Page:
The Minnesota Vikings entered half-time on Monday night at the New Orleans Superdome with 140 yards of offense to the Saints' 222 yards of offense, 34 offensive plays to the Saints' 42, 11:03 in time of possession to the Saints' 18:57, and a ten-point lead.
That lead, the result of a blocked field-goal-attempt returned for a touchdown, the one creative Vikings' offensive play of the season that led to a five-yard wobbler from Chester Taylor to Visanthe Shiancoe following a fumble return to the Saints' five-yard line, and two Ryan Longwell field goals, was just enough to propel the Vikings to a last-minute 30-27 victory of the Saints.
In addition to earning an apparent reprieve from what could have been an early season dismissal, Vikings' head coach Brad Childress was the beneficiary of some other good fortune on Monday night. The question now is whether he will make use of the revelations to which he bore witness.
What Ought to Have Been Learned
Among the lessons that Childress should take away from Monday night's victory is that it is acceptable to run an unexpected play, particularly in the red zone. Calling upon Taylor to pass to the heretofore rightfully maligned Shiancoe was a solid call at a time when everyone expected a conservative call--like the sweep around the end that the Vikings sold to set up Taylor's pass. That's a smart call, especially since it came on the heels of two loathfully predictable calls.
The Vikings also should have learned the value of experience on special teams. With special teamers Heath Farwell and Vinny Ciurciu out with injuries, the Vikings have struggled to stop opposing return teams from exploiting the gaffes made by the young players filling their own coverage teams. It's time for Childress to role the dice and put some starters on special teams' coverage units. That's not an ideal solution given the injury risks facing those on coverage teams, but these are not ideal times for the Vikings' coverage teams. And unusual times call for unusual measures.
Childress also should have learned that the team's passing woes have not been primarily the product of the players, but, rather, of the system. While the Vikings, like many teams across the league, employ less than all-star caliber wide-receivers, there is quite a bit to be said for calling plays that give receivers room to gain separation and that require opponents to guess whether the route is an in or a go. On Monday night, the Vikings called three deep seam routes and capitalized on two. Imagine what running that play just a couple more times a game might do.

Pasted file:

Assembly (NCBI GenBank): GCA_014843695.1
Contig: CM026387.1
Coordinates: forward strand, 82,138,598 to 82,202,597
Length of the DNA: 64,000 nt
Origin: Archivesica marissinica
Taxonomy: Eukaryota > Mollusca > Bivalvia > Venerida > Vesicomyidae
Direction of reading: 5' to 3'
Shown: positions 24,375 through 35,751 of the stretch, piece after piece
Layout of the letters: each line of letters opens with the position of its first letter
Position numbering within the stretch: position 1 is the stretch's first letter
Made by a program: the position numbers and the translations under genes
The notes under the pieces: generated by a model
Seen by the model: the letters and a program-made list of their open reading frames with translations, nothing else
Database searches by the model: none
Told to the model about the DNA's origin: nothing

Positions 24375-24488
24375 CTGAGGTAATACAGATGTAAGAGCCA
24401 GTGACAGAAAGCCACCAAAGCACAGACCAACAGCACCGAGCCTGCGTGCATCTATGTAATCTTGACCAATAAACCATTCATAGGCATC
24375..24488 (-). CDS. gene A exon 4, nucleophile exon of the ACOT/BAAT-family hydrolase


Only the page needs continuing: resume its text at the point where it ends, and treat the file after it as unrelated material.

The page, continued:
And imagine, if you will, what incorporating Adrian Peterson into the game plan for something other than a run up the middle might do. Happy to take advantage of those poor souls that struggle with Adrian Peterson as the top pick in their fantasy football drafts, knowing that Peterson is capable of so much but asked to do so little, I nevertheless would prefer to see the Vikings utilize their running back for what he is worth. The Vikings ran zero screens for Peterson on Monday and failed, yet again, to use Peterson in the slot, despite even lining Taylor up in the slot on at least one occasion. And, yet again, on critical third-down plays, Peterson seemed to be kept at bay on the sideline.
The Monday victory was a nice one for the Vikings to get in a situation ripe for a Vikings' loss. With that said, the formula for victory looked very much like it has for each of the past two seasons under Childress--rely on the defense to score and toss in just enough offense to eke out a victory. If Childress elects to build on the lessons of Monday night, Vikings could still be good this year and Childress could still have a job in Minnesota in 2009. If not, the only difference between this year and last year will be the change looming at the top when the season tolls.
Up Next: Tough for Some, Worse for Others.